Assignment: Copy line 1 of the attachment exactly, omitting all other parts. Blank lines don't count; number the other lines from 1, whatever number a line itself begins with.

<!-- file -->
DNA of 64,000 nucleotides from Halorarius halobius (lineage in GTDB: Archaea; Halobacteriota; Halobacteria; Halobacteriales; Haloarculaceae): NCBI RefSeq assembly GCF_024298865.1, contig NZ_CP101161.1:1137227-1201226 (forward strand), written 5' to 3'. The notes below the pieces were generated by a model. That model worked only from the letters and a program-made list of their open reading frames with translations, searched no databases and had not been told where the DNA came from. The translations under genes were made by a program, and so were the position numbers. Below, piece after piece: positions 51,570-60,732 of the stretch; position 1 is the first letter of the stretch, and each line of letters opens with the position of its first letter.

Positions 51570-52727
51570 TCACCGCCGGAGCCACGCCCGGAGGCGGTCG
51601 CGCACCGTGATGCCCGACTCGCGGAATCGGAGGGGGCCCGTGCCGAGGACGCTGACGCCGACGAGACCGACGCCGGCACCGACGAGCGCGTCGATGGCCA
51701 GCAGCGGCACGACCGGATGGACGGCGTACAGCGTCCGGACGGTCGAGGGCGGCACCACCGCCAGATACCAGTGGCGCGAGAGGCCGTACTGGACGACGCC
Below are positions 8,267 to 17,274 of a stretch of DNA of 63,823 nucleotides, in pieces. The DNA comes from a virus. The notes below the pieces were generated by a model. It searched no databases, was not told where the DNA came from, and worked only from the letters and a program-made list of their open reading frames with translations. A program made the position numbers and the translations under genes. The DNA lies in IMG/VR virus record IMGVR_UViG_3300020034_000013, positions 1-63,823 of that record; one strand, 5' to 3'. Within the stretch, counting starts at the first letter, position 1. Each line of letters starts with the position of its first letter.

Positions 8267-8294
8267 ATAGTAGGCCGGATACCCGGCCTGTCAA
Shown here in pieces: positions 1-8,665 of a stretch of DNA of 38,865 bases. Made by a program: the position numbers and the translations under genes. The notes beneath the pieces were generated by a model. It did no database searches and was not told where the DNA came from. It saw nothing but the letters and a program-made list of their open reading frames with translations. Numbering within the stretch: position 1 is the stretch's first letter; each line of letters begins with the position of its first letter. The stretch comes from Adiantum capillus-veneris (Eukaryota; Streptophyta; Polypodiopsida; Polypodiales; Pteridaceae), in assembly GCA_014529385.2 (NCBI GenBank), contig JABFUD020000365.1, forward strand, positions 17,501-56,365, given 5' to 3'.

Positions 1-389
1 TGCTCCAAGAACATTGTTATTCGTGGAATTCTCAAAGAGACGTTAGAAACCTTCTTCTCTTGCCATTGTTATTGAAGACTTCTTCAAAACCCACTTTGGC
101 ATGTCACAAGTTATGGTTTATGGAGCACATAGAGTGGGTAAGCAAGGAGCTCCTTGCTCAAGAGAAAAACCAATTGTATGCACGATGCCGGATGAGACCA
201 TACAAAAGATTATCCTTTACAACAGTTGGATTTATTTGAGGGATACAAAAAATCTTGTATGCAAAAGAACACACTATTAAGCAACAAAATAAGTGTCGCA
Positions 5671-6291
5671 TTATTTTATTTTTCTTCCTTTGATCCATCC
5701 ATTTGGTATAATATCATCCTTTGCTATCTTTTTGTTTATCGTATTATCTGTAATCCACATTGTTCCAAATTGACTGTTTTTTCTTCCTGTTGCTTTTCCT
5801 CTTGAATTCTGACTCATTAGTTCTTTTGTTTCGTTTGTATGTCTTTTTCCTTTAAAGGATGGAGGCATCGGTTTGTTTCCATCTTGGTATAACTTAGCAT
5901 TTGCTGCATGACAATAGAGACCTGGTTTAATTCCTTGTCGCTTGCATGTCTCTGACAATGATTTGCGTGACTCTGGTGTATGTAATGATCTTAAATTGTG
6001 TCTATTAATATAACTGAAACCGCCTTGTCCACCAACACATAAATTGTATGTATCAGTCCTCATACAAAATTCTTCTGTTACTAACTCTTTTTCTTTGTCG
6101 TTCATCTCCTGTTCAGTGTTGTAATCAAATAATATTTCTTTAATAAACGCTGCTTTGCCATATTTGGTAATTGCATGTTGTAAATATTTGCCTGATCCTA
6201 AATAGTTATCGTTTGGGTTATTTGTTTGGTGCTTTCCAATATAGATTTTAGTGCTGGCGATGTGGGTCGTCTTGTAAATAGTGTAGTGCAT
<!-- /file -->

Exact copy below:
DNA of 64,000 nucleotides from Halorarius halobius (lineage in GTDB: Archaea; Halobacteriota; Halobacteria; Halobacteriales; Haloarculaceae): NCBI RefSeq assembly GCF_024298865.1, contig NZ_CP101161.1:1137227-1201226 (forward strand), written 5' to 3'. The notes below the pieces were generated by a model. That model worked only from the letters and a program-made list of their open reading frames with translations, searched no databases and had not been told where the DNA came from. The translations under genes were made by a program, and so were the position numbers. Below, piece after piece: positions 51,570-60,732 of the stretch; position 1 is the first letter of the stretch, and each line of letters opens with the position of its first letter.